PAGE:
Moving is undoubtedly exhausting for most of us. But for our feline fellows, it is so much more than that. For many of them, it is a tough time in their life. Cats greatly value their routine and the stability of their territory. When faced with moving, they have a lot to cope with, of which creating a new routine and dealing with new habits in their new territory are but two examples.
The importance of isolating the animal
There are ways to help your cat face this transition period better. On moving day, keep him isolated in a room (in the old house as well as the new home). The bathroom is an ideal place, for movers carrying your furniture and boxes will get in this room less often. Make sure to put the litter box in a corner and food and water bowls in the opposite corner (or on the counter, if your cat can climb on it). Distance between the litter box and the bowls is very important, because the animal will not eat or drink if his litter box is too close to the food. Make sure the moment is pleasant by offering him what he likes best: it may be tuna, bits of cooked chicken, of ham, or his favorite treats! These simple gestures will help your cat create a positive association with his new territory. The addition of new toys or games can also help reduce his stress level both during and after the move, because he will associate the new environment with something pleasant. When the commotion is over, that is, when all the movers and helpers are gone and most of the furniture is definitely placed, you can free your cat from the isolation room, if he is calm. If he stays in a corner, if he crawls on the floor or if he does not eat, that means that he is not ready to explore the rest of his new home. Wait until he shows a quieter behavior. He will then explore his environment one room at the time, one story at the time, at his own pace. Some cats will take several days, even weeks, before feeling comfortable in a new territory, whereas more driven and curious ones will be delighted to head out and discover this novelty. Most of you know your cat well enough to predict whether or not he will be able to adapt easily to his new environment. During the transition period, if he refuses to eat or, worse, to drink for more than two days, consult a veterinarian as soon as possible. Do not wait until your cat is dehydrated.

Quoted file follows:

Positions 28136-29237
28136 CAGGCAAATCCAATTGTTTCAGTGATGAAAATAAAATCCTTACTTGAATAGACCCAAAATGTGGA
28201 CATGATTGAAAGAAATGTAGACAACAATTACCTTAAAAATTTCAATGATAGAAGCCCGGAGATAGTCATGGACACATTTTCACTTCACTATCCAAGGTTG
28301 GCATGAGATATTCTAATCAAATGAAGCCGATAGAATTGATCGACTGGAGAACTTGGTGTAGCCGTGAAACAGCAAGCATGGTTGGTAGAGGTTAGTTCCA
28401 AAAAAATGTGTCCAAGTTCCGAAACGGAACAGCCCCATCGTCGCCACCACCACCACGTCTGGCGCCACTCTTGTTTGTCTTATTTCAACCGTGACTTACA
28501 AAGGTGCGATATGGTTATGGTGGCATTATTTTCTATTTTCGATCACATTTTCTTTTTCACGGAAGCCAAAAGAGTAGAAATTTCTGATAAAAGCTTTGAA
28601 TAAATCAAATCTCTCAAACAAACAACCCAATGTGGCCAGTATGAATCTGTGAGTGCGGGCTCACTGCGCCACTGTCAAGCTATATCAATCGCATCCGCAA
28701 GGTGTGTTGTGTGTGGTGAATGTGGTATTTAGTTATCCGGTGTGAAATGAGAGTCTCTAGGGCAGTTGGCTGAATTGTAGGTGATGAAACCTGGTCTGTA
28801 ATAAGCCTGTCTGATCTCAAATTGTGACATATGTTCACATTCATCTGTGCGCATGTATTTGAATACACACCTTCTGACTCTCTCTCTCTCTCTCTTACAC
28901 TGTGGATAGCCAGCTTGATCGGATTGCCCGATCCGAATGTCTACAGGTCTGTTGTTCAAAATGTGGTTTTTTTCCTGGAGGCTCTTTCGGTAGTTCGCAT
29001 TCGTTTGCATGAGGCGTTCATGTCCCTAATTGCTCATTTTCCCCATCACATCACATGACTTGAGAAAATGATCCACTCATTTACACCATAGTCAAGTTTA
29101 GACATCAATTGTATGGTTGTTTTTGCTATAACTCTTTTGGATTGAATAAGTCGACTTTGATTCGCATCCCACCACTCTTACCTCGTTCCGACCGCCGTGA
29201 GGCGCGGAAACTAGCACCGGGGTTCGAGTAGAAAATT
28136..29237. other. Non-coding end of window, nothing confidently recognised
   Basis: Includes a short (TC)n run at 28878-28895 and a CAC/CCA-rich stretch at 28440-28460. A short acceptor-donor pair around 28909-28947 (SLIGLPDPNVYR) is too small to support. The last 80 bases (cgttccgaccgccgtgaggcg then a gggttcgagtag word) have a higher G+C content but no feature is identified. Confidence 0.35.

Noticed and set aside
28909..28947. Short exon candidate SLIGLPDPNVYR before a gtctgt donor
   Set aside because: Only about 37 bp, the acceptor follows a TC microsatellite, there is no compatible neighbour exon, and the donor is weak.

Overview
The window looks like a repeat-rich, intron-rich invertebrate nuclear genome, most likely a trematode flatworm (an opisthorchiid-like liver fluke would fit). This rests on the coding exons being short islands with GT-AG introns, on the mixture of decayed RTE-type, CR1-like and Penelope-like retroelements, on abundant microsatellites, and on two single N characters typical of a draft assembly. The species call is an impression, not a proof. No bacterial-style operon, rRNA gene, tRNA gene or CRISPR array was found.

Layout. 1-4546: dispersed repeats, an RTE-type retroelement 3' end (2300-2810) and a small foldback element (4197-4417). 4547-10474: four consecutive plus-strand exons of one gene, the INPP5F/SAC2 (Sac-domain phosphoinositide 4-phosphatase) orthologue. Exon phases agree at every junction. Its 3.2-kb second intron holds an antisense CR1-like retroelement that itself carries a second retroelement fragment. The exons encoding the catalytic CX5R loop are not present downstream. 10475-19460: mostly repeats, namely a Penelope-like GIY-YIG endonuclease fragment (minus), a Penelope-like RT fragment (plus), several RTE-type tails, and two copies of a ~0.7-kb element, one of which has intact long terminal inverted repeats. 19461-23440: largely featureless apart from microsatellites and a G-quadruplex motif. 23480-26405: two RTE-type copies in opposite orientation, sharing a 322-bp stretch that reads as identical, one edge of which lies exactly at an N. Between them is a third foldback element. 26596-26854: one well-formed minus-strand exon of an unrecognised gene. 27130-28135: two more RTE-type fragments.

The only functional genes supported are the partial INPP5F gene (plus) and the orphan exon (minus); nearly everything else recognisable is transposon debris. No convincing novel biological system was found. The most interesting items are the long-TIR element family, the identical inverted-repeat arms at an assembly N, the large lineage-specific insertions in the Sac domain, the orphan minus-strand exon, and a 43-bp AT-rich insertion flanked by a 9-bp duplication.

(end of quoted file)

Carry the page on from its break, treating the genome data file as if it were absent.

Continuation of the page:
The importance of freedom of movement
When your cat explores his new environment, let him do so freely and do not follow him around. Otherwise, he will get the impression that you are trying to protect him from a danger. Rather, try to adopt whatever routine you had in your former house, while keeping an eye on your cat. Thus, he will understand that although the territory changed, the routine remains relatively unchanged, which will partially reassure him. Do not encourage your cat to explore a particular place. Let him visit the surroundings at his own pace.
Why don’t you spread some treats around the house? This way, your cat will find out that in this new home, there are treats in every room! Wow! Much more fun than the former territory, is it not?
The faster you settle your personal effects in the house, the better your cat will feel. Each time you move a piece of furniture, you change the configuration of his territory. Over the weeks that follow your move, try not to reposition the furniture so as to give him a chance to get acquainted with his new home and to establish his precious routine. As most cats find comfort in heights, including a cat tree greatly helps in giving him a vantage point and alleviating his anxiety, particularly if you own several cats. The addition of disposable litter boxes in different rooms will also help your cat familiarize himself quickly with his new environment. Add some specks from his old litter box in order to add his scent to the litter.
Preparing your companion’s arrival in his new home is way worth the time and energy spent and your friend will undoubtedly be grateful for it!